Wednesday

18th Oct 2017

Romanian judge claims European immunity in jewels-for-verdicts case

  • A businessman admitted giving jewels to the judge, but 'out of friendship' (Photo: EUobserver)

Romania's judge at the European Court of Human Rights on Friday (14 October) claimed diplomatic immunity for his wife, a judge under investigation for allegedly receiving jewellery, holiday tickets and expensive restaurant meals for favourable verdicts in the country's highest appeals court.

ECHR judge Corneliu Barsan said prosecutors who searched his home and confiscated his wife's computer and documents violated the Vienna Convention, which covers both him and his spouse, Gabriela.

Thank you for reading EUobserver!

Subscribe now for a 30 day free trial.

  1. €150 per year
  2. or €15 per month
  3. Cancel anytime

EUobserver is an independent, not-for-profit news organization that publishes daily news reports, analysis, and investigations from Brussels and the EU member states. We are an indispensable news source for anyone who wants to know what is going on in the EU.

We are mainly funded by advertising and subscription revenues. As advertising revenues are falling fast, we depend on subscription revenues to support our journalism.

For group, corporate or student subscriptions, please contact us. See also our full Terms of Use.

If you already have an account click here to login.

But legal advice from the country's top magistrate council said the search was legal as immunity is not granted to judges for their own benefit or to hamper the course of justice. A final vote on the legality of the move will be taken by the magistrates' council on Tuesday.

The vote is set to be closely watched by the European Commission, which has repeatedly criticised the council for being too lenient with misbehaving judges. Romania, as well as Bulgaria, are still being monitored by the EU executive on how they deal with corruption and organised crime. This is also the reason why entry into the border-free Schengen area was delayed indefinitely by the Netherlands and Finland last month.

Gabriela Barsan, who heads the administrative and fiscal litigation department in Romania's top appeals court, is accused - together with a subordinate - of having received jewellery, plane tickets and expensive restaurant dinners in exchange for favourable verdicts. The businessman who allegedly paid the bribes, Gabriel Chiriac, has claimed that he gave them jewellery "out of friendship", Romania Libera newspaper reported.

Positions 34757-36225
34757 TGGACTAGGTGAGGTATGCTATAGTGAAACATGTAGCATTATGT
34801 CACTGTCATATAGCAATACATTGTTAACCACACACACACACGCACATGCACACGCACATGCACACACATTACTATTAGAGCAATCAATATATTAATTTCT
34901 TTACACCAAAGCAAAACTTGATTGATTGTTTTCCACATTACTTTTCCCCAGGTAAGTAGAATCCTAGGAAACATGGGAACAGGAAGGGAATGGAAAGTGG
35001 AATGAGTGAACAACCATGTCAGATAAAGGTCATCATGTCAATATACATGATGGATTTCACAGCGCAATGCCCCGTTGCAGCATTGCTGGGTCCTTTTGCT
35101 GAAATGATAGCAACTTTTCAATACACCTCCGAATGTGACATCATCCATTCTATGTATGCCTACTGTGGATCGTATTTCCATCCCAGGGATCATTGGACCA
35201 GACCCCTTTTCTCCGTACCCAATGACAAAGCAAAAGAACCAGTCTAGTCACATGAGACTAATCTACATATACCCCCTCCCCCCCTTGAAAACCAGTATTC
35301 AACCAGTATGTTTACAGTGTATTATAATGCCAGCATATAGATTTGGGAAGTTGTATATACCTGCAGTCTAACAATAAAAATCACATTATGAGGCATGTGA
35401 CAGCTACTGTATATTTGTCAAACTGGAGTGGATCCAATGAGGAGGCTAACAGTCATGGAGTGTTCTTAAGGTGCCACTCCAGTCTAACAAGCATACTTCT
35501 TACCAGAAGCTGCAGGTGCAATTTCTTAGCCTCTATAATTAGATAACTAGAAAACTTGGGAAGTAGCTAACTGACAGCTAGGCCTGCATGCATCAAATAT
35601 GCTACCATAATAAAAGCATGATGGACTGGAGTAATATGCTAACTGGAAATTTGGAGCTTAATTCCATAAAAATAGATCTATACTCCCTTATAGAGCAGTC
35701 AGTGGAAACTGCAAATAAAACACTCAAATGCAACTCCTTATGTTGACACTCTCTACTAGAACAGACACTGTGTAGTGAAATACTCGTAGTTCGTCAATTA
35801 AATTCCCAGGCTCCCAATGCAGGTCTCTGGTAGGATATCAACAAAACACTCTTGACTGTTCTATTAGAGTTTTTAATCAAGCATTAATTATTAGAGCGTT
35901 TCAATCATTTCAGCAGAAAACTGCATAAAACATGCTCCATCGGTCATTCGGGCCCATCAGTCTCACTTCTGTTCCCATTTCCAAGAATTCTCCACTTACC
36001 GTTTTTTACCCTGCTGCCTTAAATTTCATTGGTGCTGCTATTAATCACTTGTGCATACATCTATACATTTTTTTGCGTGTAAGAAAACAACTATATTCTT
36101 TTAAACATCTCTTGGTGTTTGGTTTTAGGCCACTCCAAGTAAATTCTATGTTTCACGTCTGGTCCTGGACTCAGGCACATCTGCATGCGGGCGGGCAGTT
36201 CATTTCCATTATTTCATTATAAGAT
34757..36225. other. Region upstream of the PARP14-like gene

Chiriac was involved in real estate deals of over €600 million in the past few years, including the privatisation of electricity and textile industries. The transactions, involving US hedge funds and Cyprus off-shore companies, are under investigation by the country's anti-money laundry unit.

In a separate case, the head of the national employment agency, Silviu Bian, was arrested over the weekend for having received over €50,000 in bribes. According to prosecutors, he ordered that 25 percent of money from EU-funded projects be channelled to his own accounts.

Corruption in Bulgaria and Romania still unpunished, EU says

Corruption in Bulgaria and Romania continues to not be properly pursued by the judiciary, with cases taking too long and judges themselves prone to taking bribes, the EU commission said Wednesday. The reports may lead to a further delay in a decision on admitting the two countries to the border-free Schengen area.

EU to monitor anti-corruption measures in member states

A special report on what EU member states are doing to fight corruption and how cases are actually solved is to be drafted by the European Commission every two years, home affairs commissioner Cecilia Malmstrom has announced.

Investigation

EU states copy Israel's 'predictive policing'

Israelis are using social profiling and predictive policing, also known as 'Facebook arrests', to crack down on suspects in Palestinian territories. National authorities in the EU, including the EU's police agency, Europol, are now applying the tactics closer to home.

News in Brief

  1. Catalonia will 'not back down'
  2. New toxic incident in EU building ahead of summit
  3. Murdered Malta journalist's family invited to Parliament
  4. EU food safety chief denies keeping studies 'secret'
  5. EU states pledge 24,000 resettlement places so far
  6. US ready for arms sale to update Greece's F-16 fleet
  7. Austria's Green leaders step down following election failure
  8. Icelandic journalists protest ban on reporting PM's finances

Stakeholders' Highlights

  1. EU2017EENorth Korea Leaves Europe No Choice, Says Estonian Foreign Minister Sven Mikser
  2. Mission of China to the EUZhang Ming Appointed New Ambassador of the Mission of China to the EU
  3. International Partnership for Human RightsEU Should Seek Concrete Commitments From Azerbaijan at Human Rights Dialogue
  4. European Jewish CongressEJC Calls for New Austrian Government to Exclude Extremist Freedom Party
  5. CES - Silicones EuropeIn Healthcare, Silicones Are the Frontrunner. And That's a Good Thing!
  6. EU2017EEEuropean Space Week 2017 in Tallinn from November 3-9. Register Now!
  7. European Entrepreneurs CEA-PMEMobiliseSME Exchange Programme Open Doors for 400 Companies Across Europe
  8. CECEE-Privacy Regulation – Hands off M2M Communication!
  9. ILGA-EuropeHealth4LGBTI: Reducing Health Inequalities Experienced by LGBTI People
  10. EU2017EEEHealth: A Tool for More Equal Health
  11. Mission of China to the EUChina-EU Tourism a Key Driver for Job Creation and Enhanced Competitiveness
  12. CECENon-Harmonised Homologation of Mobile Machinery Costs € 90 Million per Year